The Chicago Public Schools and the Chicago Teachers Union both have provided their own separate summaries of the tentative contract agreement being weighed by union delegates.
Chicago Board of Education President David Vitale said Monday morning it’s “unconscionable” that Chicago Public Schools students are being kept out of class for a 6th day, due to the teachers’ strike, despite a tentative agreement between negotiators for CPS and the Chicago Teachers Union.
Teachers in north suburban Lake Forest are meeting with school district leaders Monday morning to try to hammer out a contract. Meantime, Lake Forest High School students were back in class, despite the fact teachers have been on strike since Wednesday.
Teachers in a third local school district could go on strike next month, joining their counterparts in Chicago and Lake Forest in staging a walkout amid stalled contract talks.
A Cook County judge will not immediately consider the Chicago Public Schools’ request for an injunction halting the teachers’ strike, spurning the city’s effort to get schools open again by Tuesday.
Talks are expected to resume Saturday between negotiators for striking Lake Forest High School teachers and the school board — but strike or no strike, classes are resuming on Monday.
Teachers at Lake Forest High School remain on strike this Friday morning, and classes are again cancelled.
Negotiators working to end the five-day Chicago teachers’ strike say they have a “framework” for a contract and expect school to resume on Monday.
Thousands of striking teachers and their supporters were marching down Michigan Avenue on Thursday, after rallying outside a hotel owned by the billionaire family of a Chicago Board of Education member.
School may be out, but some students have managed to keep learning this week by taking advantage of educational resources available.
With both sides in the Chicago teachers’ strike optimistic a deal to end the walkout could be done by the end of the day, one Chicago political analyst said the Chicago Teachers Union could come out a big winner, and not just in terms of the contract they’re likely to get.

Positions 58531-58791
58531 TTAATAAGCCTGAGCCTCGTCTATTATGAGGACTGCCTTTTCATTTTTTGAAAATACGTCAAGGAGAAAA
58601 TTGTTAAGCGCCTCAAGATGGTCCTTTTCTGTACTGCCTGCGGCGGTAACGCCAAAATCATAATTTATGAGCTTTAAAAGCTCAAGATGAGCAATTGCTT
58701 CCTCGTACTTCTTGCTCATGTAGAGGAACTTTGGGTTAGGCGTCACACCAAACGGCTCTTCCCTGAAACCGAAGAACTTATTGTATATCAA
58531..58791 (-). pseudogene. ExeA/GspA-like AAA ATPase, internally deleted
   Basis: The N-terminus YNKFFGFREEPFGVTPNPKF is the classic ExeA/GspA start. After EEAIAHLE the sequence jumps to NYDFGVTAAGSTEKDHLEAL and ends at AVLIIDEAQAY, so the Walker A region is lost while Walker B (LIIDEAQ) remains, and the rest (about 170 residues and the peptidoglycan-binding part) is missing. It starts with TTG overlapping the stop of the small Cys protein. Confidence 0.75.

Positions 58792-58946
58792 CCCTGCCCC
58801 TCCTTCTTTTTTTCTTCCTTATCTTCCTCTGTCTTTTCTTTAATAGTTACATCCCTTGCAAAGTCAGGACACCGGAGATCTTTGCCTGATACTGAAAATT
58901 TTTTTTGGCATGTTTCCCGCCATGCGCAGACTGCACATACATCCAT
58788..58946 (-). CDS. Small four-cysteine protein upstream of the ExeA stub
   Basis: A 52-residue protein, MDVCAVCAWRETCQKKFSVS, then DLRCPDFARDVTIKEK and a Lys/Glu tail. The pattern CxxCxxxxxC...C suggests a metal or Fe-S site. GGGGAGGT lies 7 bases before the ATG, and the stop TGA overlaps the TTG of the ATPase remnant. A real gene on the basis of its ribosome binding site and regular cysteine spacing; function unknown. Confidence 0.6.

The teachers’ strike at Lake Forest High School is in its second day, and there is little optimism about ending that walkout anytime soon.
The teachers’ strike has many parents hurting in their wallets as they’ve been forced to pay to put their kids in day care, since they haven’t been able to rely on having their kids in full-day schools.
During the past three days, coverage of the Chicago teachers’ strike and the teachers’ various rallies have made headlines across the nation, and even Republican presidential candidate Mitt Romney has weighed in, but could the strike actually affect the race for president? CBS 2’s Jim Williams tried to find out.
For the first time since the teachers’ strike began, Chicago Public Schools CEO Jean-Claude Brizard spoke out this afternoon, first denying a widespread rumor that he had resigned.
Derrick Rose is spending his offseason thinking about more than just coming back from ACL surgery.
For the first time since the Chicago teachers’ strike started on Monday, both Chicago Public Schools officials and the Chicago Teachers Union were on the same page about the progress of contract talks, saying Wednesday’s meeting was a productive one.
I’m all for getting into the swing of things – the crisis in public education, the slipping and sliding of our public schools, the boss man of City Hall, the boss woman of the Chicago Teachers Union, the parades, and those picket signs.
While the city’s teachers’ strike continues, the 11,000 student-athletes attending Chicago Public Schools can’t play, after the Illinois High School Association denied the district’s request for a waiver to allow for games and practices during the walkout.
Chicago teachers now have company on the picket line, after talks broke down between teachers and school officials in north suburban Lake Forest.